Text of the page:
The "marriage penalty," an income-tax quirk that has become the rallying cry of congressional Republicans, has moved a big step closer to elimination.
The Senate's effort to cut taxes for some married couples - using money raised by a prospective price hike on cigarettes to do it - shows how the issue has gained momentum on the Hill since last summer. The idea has so much backing, especially from social conservatives and the religious right, that the Democratic leadership has decided to hold its peace rather than object.
This week's strides, however, do not mean a quick and easy stroll down the aisle for those who would end the marriage penalty.
For one, there's no guarantee the Senate will pass the tobacco bill; without it, they'll have to find the money elsewhere to pay for reducing couples' tax bills.
For another, GOP leaders over in the House reject the idea of using the tobacco bill to fund a tax cut, preferring a measure limited to preventing teen smoking without a tax increase. "We're not going to use the tobacco bill as a cash cow for any purpose," vows House majority leader Dick Armey (R) of Texas.
Tax-cutting poster child
The marriage penalty results in many married couples paying more income tax than they would if they could file as single individuals. Spouses hit by the penalty have complained about it for years, but a Congressional Budget Office report last summer gave new impetus to correcting it. With House Republicans eager to appease grumpy social conservatives and energize GOP voters for next fall's election, the issue quickly became the party's tax-cutting poster child.
Many argue the tax law discourages marriage, instead creating an unintended incentive for men and women to live together and file their taxes singly. The skyrocketing numbers of dual-income couples in the past two decades, combined with greater equality of spouses' paychecks, mean the penalty affects far more people than it used to.
Redressing the marriage penalty, however, is expensive. One estimate pegs the cost of eliminating it entirely at $29 billion a year.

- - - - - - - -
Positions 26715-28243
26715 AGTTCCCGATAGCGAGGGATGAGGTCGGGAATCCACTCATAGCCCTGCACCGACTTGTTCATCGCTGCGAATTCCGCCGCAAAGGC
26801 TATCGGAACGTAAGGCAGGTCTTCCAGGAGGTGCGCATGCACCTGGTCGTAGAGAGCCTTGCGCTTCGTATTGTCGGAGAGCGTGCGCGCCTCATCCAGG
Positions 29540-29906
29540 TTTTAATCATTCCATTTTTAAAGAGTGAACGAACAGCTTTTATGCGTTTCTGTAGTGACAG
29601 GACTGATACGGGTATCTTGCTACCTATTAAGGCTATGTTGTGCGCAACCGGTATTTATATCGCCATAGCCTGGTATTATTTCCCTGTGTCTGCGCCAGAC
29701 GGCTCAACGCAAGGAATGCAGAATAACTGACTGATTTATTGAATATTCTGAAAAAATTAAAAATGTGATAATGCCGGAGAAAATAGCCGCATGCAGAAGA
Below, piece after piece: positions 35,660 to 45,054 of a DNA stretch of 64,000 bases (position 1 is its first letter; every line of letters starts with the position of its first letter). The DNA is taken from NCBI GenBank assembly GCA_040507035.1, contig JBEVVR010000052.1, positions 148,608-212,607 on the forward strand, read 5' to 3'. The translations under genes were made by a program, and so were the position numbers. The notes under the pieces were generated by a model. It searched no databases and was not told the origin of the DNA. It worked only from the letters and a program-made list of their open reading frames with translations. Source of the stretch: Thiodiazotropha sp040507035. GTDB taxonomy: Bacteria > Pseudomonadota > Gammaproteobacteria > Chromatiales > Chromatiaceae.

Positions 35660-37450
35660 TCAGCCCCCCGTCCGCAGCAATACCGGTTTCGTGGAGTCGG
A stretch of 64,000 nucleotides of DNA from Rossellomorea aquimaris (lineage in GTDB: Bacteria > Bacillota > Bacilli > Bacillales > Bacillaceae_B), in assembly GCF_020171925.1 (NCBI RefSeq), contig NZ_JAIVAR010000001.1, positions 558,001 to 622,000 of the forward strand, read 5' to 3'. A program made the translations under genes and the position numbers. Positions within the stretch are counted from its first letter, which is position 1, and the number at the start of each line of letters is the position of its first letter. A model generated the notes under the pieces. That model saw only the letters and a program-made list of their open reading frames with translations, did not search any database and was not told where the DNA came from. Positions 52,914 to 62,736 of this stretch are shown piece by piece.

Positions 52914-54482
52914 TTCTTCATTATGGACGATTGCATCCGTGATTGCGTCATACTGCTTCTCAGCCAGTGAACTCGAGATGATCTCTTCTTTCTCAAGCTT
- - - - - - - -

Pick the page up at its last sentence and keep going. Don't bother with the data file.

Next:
Moreover, Congress has had to grapple with how to lower the taxes on those penalized without raising the taxes of other couples. Under current tax law, 42 percent of married couples paid a "penalty" of $1,400 a year in 1996, while the rest got an annual "marriage bonus" of $1,300. Who wins and who pays depends upon how much each spouse earns. If one spouse earns $75,000 while the other earns no salary, the couple pay $3,872 less than if they were not married. But if each spouse earns $37,500, they pay $1,391 more in taxes just because they are married.
Under a tobacco-bill amendment offered by Sen. Phil Gramm (R) of Texas and approved Wednesday night, some of the revenue from a proposed $1.10-a-pack cigarette tax will be earmarked to fund a marriage-penalty reduction. The amendment allows couples making less than $50,000 a year to deduct an additional $3,300 from their joint return.
Senator Gramm argues that the burden of the new tax, which is meant to make cigarettes too expensive for teenagers and thus discourage youth smoking, will fall primarily on blue-collar working families, especially those making less than $30,000 a year. Instead of using the money for social programs envisioned by the White House and others, Gramm would return one-third of it to taxpayers through the marriage-penalty reduction. The proposal would phase in over several years until 2008.
Democrats argue that the Gramm amendment siphons money away from antismoking programs and from states that would be reimbursed for smoking-related health-care expenses.
In addition, the Gramm proposal would eventually cost more than the one-third of tobacco revenue allotted to it, meaning the rest of the money would come from the federal budget surplus (which many want to devote to shoring up Social Security).
A Democratic counterproposal, which failed, would have made married couples eligible for a 20 percent deduction against the paycheck of the lower-earning spouse. The deduction would phase out for couples earning between $50,000 and $60,000 a year.
Meanwhile, House GOP leaders last week managed to round up just enough votes to enact their budget resolution, which calls for $101 billion in tax cuts over five years to pay for marriage-penalty reductions. But it left to the tax-writing Ways and Means Committee the task of hashing out how the tax cut should be structured.
The Senate's budget resolution, passed in April, calls for $30 billion in tax cuts, meaning the two chambers will have to cobble together an agreement in conference committee. Senate majority leader Trent Lott (R) of Mississippi says he believes they could compromise on a tax cut of $60 billion to $70 billion.
So it appears unlikely Congress can do away entirely with the penalty this year, limiting itself to helping lower-income working families.
"It takes a large amount of money to wholly eliminate it," Representative Armey says, "and falling short of the money to do that, then you have to focus on ... where you think it will be the most beneficial to the most ... people."